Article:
Book Review: Tell You What: Great New Zealand Non-fiction 2015, Edited by Jolisa Gracewood and Susanna Andrew

Available in bookstores from 17 November 2014cv_tell_you_what_2015

There is no law stating that you must compare fiction writing with non-fiction writing when discussing a volume of the latter, but there could be, for all that it occurs. Two fantastic exponents of either and both forms, Emily Perkins and Steve Braunias, have recently weighed in (Braunias has stated his belief that ‘our most accomplished literature is history and biography’) and it is inevitable to compare the qualities, content and effects of the two forms. To resist is futile, but it’s worth trying, if only for a paragraph or two.

This collection is unique. The editors, Jolisa Gracewood and Susanna Andrew, give as their inspiration that “…it had never been done before…surely we have enough great non-fiction to fill a book on a regular basis.” Concerned that much contemporary non-fiction material is ephemeral and often digitally published (think reportage, memoirs, essays, musings, blog posts), they have sought to “summon these fugitive pieces back into the light, to reveal the strength and variety of non-fiction in New Zealand right now…together on the page, these writers illuminate a moment in time.”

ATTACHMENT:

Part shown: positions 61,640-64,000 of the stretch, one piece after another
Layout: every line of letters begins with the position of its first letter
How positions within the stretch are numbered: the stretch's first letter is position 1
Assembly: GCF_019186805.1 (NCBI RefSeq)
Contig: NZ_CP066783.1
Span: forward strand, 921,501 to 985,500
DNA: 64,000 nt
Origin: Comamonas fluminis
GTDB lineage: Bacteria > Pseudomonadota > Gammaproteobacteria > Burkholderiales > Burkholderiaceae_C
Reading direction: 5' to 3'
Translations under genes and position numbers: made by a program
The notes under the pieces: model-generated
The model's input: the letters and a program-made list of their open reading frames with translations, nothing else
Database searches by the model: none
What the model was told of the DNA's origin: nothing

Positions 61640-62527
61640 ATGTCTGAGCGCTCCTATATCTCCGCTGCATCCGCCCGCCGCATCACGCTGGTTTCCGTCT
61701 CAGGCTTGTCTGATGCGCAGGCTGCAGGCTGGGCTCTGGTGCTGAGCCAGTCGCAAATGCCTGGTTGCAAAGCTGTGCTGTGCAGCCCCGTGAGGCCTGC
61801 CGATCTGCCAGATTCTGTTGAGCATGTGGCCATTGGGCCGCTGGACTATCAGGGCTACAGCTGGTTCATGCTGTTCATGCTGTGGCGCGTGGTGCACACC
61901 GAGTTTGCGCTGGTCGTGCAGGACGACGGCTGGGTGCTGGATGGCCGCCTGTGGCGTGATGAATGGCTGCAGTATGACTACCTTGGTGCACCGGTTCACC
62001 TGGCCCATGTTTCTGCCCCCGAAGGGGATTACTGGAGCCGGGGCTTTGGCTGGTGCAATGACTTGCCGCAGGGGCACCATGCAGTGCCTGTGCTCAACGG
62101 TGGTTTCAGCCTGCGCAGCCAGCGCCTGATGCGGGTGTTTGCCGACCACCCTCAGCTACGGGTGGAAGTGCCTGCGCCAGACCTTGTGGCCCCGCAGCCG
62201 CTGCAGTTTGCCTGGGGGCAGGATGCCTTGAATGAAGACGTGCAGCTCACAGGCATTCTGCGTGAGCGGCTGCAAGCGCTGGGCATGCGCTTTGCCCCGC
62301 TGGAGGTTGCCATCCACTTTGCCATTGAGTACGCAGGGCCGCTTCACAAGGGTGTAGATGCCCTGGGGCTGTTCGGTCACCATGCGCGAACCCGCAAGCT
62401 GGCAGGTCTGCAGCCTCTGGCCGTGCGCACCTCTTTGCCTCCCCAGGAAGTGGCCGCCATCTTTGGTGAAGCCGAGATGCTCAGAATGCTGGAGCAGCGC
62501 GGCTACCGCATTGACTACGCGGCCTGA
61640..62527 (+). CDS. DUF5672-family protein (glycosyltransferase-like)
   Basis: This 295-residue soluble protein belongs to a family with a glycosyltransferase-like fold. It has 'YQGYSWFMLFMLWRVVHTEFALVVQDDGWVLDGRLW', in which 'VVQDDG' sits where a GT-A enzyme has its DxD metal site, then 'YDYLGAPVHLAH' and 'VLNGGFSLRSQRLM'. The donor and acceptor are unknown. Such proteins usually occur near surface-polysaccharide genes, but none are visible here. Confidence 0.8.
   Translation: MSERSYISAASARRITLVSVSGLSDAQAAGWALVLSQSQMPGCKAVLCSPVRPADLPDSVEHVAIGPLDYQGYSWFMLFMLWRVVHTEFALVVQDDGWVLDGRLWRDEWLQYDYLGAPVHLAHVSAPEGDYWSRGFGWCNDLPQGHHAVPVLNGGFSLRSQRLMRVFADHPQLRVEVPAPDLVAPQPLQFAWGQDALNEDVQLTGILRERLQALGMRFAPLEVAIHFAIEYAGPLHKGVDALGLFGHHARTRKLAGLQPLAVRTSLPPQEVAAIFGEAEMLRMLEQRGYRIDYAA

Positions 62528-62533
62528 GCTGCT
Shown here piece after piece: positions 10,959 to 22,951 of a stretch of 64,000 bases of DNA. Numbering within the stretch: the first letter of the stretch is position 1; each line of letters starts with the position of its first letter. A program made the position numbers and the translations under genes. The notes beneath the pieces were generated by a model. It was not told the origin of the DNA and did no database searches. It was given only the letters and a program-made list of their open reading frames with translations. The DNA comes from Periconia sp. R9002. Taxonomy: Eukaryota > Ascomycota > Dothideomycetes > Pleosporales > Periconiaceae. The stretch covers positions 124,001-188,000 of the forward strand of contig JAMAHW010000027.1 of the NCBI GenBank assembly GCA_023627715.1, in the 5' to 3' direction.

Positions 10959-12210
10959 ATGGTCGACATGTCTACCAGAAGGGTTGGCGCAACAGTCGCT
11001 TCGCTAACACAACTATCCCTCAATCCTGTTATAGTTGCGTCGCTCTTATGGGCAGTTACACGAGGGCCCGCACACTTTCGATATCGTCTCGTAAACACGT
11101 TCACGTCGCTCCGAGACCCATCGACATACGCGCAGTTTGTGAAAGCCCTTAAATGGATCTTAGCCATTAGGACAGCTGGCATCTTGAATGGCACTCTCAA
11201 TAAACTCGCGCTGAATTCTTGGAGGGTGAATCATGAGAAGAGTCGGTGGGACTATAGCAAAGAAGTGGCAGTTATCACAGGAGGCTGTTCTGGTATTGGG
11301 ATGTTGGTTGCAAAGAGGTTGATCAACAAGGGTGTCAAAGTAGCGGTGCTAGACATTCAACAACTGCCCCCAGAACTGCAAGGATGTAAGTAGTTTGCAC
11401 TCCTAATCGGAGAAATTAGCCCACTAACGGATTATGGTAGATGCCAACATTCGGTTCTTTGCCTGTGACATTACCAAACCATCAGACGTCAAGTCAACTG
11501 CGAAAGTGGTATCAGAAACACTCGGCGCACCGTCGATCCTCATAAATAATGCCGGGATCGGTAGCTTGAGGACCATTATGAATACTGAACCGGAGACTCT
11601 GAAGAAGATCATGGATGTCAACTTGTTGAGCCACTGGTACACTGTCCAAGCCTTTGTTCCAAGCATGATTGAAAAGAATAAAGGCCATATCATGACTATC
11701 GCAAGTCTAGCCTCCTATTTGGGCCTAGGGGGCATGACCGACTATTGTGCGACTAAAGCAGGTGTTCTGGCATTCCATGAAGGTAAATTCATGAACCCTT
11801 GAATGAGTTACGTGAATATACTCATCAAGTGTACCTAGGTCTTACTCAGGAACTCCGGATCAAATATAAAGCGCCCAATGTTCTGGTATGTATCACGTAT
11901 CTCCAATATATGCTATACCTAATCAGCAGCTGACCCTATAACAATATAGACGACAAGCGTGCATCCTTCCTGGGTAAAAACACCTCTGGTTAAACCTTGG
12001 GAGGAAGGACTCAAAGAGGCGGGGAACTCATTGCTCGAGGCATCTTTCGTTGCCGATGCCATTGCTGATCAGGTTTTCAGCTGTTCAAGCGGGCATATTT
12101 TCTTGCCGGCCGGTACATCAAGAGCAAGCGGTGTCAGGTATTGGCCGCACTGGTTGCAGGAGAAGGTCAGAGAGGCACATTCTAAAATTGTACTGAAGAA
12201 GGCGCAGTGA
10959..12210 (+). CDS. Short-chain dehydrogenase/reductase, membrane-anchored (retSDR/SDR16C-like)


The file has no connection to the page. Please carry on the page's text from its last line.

These qualifiers are worth commenting on. A moment in time. Yes, this is a collection drawn from a specific time period (2010-14) and centred on some aspect of life as experienced in Aotearoa: a person or an event, environment or culture, or a particular way of viewing the world. It is a time capsule, its contents informing current and future readers of what and who gathered our attention: earthquakes, the Auckland property market, Kim Dotcom, facebook and land rights, iPhones and climate change. Together on the page. Yes, and the result is coherence and context, critical for readers who can become disoriented and weary with a constant diet of decontextualised word bytes, even high quality ones. And for those who like reading off paper, this collection contains writing that otherwise may never have found its way to our eyes and minds. Bravo!